Montepulciano d’Abruzzo, Abruzzo, Italy
Heading due east from Rome lays the region of Abruzzo. This is a historically poor region whose people inhabit the hills and mountains so prevalent in the province. The hillsides are excellent for viticulture. The most popular red grape is the Montepulciano, although many other grapes are grown here most notably Sangiovese.
Montepulciano d’Abruzzo was designated as a DOC in 1968. It covers most of Abruzzo ranging from Molise in the south, the Marche in the north and inland against the Apennines Mountains. The wines are at least 85% Montepulciano with Sangiovese permitted, but not required, at up to 15%. The Riservas need to be aged a minimum of two years before release, with at least 6 months of that in wood.
The Montepulciano grape grows easily in Abruzzo. It is plump with high amounts of juice. The grape has a deep purple and ruby color to its juice. It has lower acidity (especially for an Italian varietal) and mild sweeter tannins. The resulting wines tend to be softer and more accessible than Chianti or Nebbiolo for example. Accordingly, the young wines are nice pleasurable reds that go as well with food as without it.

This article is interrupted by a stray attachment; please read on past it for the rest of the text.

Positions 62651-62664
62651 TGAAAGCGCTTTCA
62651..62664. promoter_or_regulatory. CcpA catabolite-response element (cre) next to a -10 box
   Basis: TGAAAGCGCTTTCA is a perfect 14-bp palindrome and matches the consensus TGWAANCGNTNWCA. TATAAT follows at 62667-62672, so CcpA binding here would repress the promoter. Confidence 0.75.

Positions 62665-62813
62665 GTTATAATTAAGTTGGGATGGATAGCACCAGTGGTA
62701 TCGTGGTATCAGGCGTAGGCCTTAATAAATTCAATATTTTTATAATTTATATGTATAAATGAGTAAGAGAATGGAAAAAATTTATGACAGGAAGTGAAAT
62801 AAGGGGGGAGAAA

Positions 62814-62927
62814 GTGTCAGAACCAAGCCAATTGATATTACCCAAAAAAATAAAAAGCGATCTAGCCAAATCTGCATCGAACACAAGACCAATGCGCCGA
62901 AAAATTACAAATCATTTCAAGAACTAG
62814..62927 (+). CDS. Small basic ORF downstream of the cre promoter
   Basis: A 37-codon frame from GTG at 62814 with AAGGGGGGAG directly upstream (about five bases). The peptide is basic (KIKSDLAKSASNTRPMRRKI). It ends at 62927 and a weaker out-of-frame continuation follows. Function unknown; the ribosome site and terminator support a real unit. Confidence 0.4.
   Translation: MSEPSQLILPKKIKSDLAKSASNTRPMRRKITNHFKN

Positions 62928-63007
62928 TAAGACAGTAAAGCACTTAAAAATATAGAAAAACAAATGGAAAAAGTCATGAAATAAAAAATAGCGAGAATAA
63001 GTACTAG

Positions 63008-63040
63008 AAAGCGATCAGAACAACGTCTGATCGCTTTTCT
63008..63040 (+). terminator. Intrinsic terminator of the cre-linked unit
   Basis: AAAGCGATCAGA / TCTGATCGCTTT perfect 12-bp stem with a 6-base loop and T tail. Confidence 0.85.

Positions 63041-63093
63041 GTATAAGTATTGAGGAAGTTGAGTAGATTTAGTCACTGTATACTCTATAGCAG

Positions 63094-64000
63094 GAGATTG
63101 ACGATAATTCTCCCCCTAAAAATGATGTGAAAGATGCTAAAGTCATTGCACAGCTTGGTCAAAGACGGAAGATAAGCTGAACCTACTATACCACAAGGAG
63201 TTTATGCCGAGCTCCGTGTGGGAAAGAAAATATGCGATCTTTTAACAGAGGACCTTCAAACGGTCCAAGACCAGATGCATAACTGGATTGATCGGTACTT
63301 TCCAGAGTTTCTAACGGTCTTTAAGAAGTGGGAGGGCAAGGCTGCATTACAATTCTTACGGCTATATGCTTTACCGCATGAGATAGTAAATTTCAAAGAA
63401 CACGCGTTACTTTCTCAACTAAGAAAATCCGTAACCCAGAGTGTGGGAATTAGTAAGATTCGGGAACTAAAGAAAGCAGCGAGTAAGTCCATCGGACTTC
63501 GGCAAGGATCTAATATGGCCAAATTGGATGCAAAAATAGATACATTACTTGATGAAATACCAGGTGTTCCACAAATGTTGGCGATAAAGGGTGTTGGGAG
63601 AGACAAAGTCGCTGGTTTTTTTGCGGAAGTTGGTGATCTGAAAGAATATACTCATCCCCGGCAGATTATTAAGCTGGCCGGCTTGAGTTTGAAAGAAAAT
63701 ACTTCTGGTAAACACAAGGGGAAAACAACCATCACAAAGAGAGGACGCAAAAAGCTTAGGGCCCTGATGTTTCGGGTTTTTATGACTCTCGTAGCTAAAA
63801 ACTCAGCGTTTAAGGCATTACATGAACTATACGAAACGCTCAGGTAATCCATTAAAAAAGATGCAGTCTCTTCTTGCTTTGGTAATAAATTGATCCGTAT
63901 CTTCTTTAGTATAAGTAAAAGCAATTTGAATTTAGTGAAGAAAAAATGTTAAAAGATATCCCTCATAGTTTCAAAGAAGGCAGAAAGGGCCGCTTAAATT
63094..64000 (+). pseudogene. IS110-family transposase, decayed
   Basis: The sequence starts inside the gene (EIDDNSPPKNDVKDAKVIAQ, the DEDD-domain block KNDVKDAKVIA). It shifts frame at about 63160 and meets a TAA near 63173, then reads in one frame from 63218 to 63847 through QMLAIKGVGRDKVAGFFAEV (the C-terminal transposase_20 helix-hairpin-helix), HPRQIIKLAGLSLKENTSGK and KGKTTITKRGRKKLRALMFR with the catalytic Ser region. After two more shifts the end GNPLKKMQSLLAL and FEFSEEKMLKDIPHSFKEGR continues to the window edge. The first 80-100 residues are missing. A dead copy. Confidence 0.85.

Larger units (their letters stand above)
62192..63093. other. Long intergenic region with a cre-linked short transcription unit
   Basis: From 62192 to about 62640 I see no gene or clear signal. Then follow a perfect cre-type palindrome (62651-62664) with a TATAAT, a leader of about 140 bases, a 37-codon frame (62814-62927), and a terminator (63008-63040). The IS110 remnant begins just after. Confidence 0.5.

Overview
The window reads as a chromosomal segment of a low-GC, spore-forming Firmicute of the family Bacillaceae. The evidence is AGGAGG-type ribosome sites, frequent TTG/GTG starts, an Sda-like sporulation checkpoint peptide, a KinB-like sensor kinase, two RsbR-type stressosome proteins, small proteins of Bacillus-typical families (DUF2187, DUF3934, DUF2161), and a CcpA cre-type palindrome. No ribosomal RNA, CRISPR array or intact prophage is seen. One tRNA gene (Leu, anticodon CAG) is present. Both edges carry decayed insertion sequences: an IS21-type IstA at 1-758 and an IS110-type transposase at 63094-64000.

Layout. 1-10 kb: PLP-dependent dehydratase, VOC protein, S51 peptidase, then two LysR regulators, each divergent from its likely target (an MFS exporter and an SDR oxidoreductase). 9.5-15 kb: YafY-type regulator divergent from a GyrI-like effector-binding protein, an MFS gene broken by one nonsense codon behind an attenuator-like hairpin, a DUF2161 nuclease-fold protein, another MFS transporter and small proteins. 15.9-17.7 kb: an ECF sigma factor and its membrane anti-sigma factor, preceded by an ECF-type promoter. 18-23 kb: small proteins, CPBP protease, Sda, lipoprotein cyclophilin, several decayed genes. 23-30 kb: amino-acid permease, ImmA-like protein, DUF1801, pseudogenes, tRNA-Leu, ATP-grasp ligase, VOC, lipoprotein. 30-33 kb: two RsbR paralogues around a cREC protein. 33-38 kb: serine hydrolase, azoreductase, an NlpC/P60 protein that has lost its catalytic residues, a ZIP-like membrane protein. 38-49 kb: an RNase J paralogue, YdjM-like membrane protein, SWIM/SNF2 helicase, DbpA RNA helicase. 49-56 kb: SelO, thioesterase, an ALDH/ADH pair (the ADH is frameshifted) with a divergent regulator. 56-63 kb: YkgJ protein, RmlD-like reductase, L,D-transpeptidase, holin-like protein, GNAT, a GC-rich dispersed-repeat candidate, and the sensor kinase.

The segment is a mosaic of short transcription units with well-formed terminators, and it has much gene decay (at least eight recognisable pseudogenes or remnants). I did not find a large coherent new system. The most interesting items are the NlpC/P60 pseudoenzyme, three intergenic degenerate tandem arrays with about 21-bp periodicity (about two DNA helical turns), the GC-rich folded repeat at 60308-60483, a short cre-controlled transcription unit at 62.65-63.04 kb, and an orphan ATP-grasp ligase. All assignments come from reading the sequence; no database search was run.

Il Bucco Montepulciano d’Abruzzo 2008 DOC, Italy, 12.5%
Normally €10.50 Special €8.99
Light in alcohol, but smooth and richly fruity, with dark cherries. Bags of gluggable dark fruits with soft cherry charms. This wine certainly over delivers at the price. A gorgeous Montepulciano that is soft, fruit driven, juicy and mouthwatering.
If you like wines that have silky tannins and are medium bodied, you will like this wine…If you like fruity wines with a smooth mouthfeel, giving out lashings of cherries you will love this wine…Delicious wine at an even more delicious price!
Perfect solo or with pizza, chicken or tomato based pasta dishes.
Delicious De Cecco Pastas and sauces available in Dicey Reilly’s Off Licence…
This Week’s Snippet of Info…
The majority of wines sold today are designed to be enjoyed young. Almost all mid priced bottles will survive in a rack for around two to three years, but are likely to deteriorate if left for longer. Traditionally, most wines worth cellaring were from the Old World, but age-worthy bottles are now created by the finest producers elsewhere, too. If in any doubt, it is always better to drink a wine too young rather than too old.
Available from Dicey Reilly’s, Ballyshannon
And good independent Off Licences